Our garlic is in the middle of its long winter journey from single cloves to fat heads of many cloves. It won't finish until about the end of June, at which time the leaves will be mostly dead and we will dig to see what we have. I have positioned the garlic at the end of a bed away from the source of the drip lines, so that I can pull the lines back in spring when the plants begin to turn yellow. This is to let the soil dry, in hopes of avoiding root rot.

So the garden rolls on through winter. There will be peas to show soon, and winter broccoli. The lettuce transplants are growing, and we are trialing a very cute little red mustard green, spiky, like mizuna, but it is too small to show yet.

Keep the tomato late blight reports coming!

Tomato Late Blight Reports--and an idea

It is wonderful to hear from those who sent comments. So far, we have two yeses, one maybe, and one no. Yes, the blight appears late in the season, which is why they call it "Late Blight." Whether plants get it is a function of whether spores are present, how many spores float onto the plants, weather (it likes mild, moist weather), how healthy the plants are, and whether they are genetically resistant.

Whether you had it or not, it's a good idea to clean up all the fallen leaves and stems of old tomato, potato, pepper, eggplant, wild solanums, etc, and take them out of the garden for a few months in winter. Don't compost the stuff.

Let's do this: Try to test all of the varieties that are supposed to be resistant or "tolerant" that I mentioned in my last post, and see if they compare favorably to the ones that have no resistance. 'Legend' is available from a lot of companies, 'Juliet' from several. No source yet for 'Matt's Wild Cherry'.

I found another that is mentioned as resistant: 'Tommy Toe', a red cherry tomato sold by Seed Savers Exchange and Abundant Life Seeds. I would like to start some of these varieties and have them for sale at the City College Horticulture Department Plant Sale in May. II will try to find a student to do that, and will know in a week or two whether I can do it.

Truth is, that Legend is said by one source to be 5.3 in resistance on a scale of 1-10, and that isn't very good. If we found that 'Tommy Toe' or 'Matt's Red Cherry' had more resistance, we could try cross pollinating one of them with a non-resistant variety and growing the offspring next year in gardens that have the blight. If any of the offspring survived and had larger fruit, we'd be on our way to success!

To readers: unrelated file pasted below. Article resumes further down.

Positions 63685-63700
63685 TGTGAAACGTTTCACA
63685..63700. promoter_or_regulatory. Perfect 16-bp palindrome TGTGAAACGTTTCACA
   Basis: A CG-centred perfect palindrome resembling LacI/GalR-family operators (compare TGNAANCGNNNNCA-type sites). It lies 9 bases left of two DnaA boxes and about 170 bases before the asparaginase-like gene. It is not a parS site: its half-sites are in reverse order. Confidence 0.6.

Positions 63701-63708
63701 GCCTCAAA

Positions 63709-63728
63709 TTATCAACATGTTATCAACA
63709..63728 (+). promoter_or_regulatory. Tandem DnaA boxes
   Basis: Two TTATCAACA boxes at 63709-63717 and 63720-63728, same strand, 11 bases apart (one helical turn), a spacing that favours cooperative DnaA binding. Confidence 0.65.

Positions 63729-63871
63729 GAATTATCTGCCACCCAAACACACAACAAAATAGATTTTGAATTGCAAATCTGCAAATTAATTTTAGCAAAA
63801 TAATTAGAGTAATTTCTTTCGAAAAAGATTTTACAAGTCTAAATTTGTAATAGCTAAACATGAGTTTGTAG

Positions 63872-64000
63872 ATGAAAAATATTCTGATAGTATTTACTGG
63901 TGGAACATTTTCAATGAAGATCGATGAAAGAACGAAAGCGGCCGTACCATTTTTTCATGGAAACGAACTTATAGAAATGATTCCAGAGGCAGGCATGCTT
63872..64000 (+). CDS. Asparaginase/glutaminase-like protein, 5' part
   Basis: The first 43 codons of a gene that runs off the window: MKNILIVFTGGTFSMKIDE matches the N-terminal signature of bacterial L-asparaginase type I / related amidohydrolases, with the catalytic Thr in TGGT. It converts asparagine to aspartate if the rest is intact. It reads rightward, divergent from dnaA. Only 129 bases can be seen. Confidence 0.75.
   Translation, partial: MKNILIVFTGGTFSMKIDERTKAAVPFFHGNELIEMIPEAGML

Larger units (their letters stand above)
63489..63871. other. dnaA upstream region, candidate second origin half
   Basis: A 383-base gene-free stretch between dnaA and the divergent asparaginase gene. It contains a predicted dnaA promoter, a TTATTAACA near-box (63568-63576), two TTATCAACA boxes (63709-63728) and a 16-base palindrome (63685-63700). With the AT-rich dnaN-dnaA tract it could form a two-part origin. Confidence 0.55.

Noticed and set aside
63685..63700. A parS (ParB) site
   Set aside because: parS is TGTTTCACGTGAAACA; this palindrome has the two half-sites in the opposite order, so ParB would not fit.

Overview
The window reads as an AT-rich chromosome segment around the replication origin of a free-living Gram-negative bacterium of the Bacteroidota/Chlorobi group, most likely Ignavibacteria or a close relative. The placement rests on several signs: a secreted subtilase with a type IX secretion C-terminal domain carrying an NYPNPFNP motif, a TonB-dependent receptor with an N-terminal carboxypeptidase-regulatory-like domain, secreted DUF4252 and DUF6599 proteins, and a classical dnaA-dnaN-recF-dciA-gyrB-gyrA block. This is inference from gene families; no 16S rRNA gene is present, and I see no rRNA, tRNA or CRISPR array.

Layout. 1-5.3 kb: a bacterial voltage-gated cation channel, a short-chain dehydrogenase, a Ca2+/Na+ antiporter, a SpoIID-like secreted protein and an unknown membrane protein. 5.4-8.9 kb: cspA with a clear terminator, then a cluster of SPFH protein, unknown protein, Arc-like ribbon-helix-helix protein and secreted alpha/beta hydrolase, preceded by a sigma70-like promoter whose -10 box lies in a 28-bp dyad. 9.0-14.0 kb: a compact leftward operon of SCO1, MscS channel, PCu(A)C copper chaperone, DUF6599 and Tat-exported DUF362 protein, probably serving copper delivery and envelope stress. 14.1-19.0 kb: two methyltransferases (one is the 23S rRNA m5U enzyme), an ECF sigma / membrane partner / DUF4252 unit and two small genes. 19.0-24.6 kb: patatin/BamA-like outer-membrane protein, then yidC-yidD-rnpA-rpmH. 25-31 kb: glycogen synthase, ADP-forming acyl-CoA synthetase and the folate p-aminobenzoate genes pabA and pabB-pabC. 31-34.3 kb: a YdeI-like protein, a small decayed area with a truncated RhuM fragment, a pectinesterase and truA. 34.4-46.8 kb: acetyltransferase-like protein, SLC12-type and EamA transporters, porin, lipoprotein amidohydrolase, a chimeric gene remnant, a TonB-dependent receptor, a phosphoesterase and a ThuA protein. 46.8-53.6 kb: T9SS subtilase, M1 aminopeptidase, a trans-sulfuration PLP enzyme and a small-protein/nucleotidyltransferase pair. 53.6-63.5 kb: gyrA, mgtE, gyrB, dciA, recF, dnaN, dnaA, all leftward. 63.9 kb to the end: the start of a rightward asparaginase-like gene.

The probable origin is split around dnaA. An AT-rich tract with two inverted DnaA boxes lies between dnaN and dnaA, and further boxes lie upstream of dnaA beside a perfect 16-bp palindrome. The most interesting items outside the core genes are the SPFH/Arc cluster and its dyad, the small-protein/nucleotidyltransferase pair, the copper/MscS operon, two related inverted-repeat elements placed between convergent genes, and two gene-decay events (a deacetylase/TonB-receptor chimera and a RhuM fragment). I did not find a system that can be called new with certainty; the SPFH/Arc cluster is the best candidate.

Well, optimism is better than despair, which is what I have been feeling for a while.

More comments out there? Have you seen this disease in the San Francisco Bay Area?  (see photos in the pdf)           

Have you seen this tomato disease?

For the past few years, I, along with many other gardeners, have been losing tomato plants to a disease called tomato and potato late blight. It is the very disease that killed the Irish potato crops in the 1800s and left so many people to starve or emigrate. Fortunately, I am not dependent on my tomatoes for my very survival, but it has been distressing to lose so many tomatoes to this ugly disease.

What I want to know is who else in the San Francisco Bay Area has been having this problem. It shows up as brown lesions on stems and leaves. Often, the stem will have a brown area with green above and below, or just part of a leaf will be brown. The fruit will have a brown, shiny surface, especially near the stem, that usually starts when the fruit is still green. The plant may turn completely brown and die

My photos of this disease aren't scanned, but I can send you to a pdf file from the University of Hawaii at Manoa that shows many photos. It is at

The only tomatoes on the home garden market that are said to have any resistance to this awful disease are Legend (resistant unless there are a lot of spores around) and Juliet hybrid (tolerant of the disease, meaning it survives). Anecdotally, something called 'Matt's Red Cherry' has been called resistant, but I don't have a source for it at the moment. Probably there are some heirlooms with some resistance, though I haven't encountered them.

So please, if you will, if you have any experience with tomato late blight in the Bay Area, send me a comment. Or if you do not have the problem, I am very interested in knowing that too! Please tell me where your garden is located--city, general part of city (as in Northwest SF, or Hills of Berkeley).

I have been making test plantings of research varieties that are supposed to be late blight resistant for several years, and none have worked yet. I am hoping to get an idea of how widespread the problem is here and maybe get some attention from tomato breeders.

Thanks for any input you can offer!